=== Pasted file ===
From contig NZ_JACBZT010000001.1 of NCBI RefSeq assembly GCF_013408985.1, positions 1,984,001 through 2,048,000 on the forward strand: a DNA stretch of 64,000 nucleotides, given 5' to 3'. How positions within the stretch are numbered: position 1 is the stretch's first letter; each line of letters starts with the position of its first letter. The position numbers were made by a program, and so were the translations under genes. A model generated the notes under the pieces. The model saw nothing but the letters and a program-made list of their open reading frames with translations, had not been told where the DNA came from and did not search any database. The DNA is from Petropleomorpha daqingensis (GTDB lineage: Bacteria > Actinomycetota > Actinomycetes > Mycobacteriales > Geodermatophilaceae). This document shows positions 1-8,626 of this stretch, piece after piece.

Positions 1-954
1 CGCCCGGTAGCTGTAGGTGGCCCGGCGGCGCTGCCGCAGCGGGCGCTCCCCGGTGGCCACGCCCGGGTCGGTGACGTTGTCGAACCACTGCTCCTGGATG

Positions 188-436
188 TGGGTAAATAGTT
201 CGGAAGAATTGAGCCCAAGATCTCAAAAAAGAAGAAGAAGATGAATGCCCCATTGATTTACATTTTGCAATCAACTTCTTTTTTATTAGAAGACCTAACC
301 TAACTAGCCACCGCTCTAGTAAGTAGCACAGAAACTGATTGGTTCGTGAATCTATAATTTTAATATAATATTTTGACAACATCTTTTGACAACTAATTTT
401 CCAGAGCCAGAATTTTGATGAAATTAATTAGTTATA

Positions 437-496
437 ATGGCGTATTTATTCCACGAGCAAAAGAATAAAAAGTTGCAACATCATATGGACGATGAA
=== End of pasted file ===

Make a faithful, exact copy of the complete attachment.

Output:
From contig NZ_JACBZT010000001.1 of NCBI RefSeq assembly GCF_013408985.1, positions 1,984,001 through 2,048,000 on the forward strand: a DNA stretch of 64,000 nucleotides, given 5' to 3'. How positions within the stretch are numbered: position 1 is the stretch's first letter; each line of letters starts with the position of its first letter. The position numbers were made by a program, and so were the translations under genes. A model generated the notes under the pieces. The model saw nothing but the letters and a program-made list of their open reading frames with translations, had not been told where the DNA came from and did not search any database. The DNA is from Petropleomorpha daqingensis (GTDB lineage: Bacteria > Actinomycetota > Actinomycetes > Mycobacteriales > Geodermatophilaceae). This document shows positions 1-8,626 of this stretch, piece after piece.

Positions 1-954
1 CGCCCGGTAGCTGTAGGTGGCCCGGCGGCGCTGCCGCAGCGGGCGCTCCCCGGTGGCCACGCCCGGGTCGGTGACGTTGTCGAACCACTGCTCCTGGATG

Positions 188-436
188 TGGGTAAATAGTT
201 CGGAAGAATTGAGCCCAAGATCTCAAAAAAGAAGAAGAAGATGAATGCCCCATTGATTTACATTTTGCAATCAACTTCTTTTTTATTAGAAGACCTAACC
301 TAACTAGCCACCGCTCTAGTAAGTAGCACAGAAACTGATTGGTTCGTGAATCTATAATTTTAATATAATATTTTGACAACATCTTTTGACAACTAATTTT
401 CCAGAGCCAGAATTTTGATGAAATTAATTAGTTATA

Positions 437-496
437 ATGGCGTATTTATTCCACGAGCAAAAGAATAAAAAGTTGCAACATCATATGGACGATGAA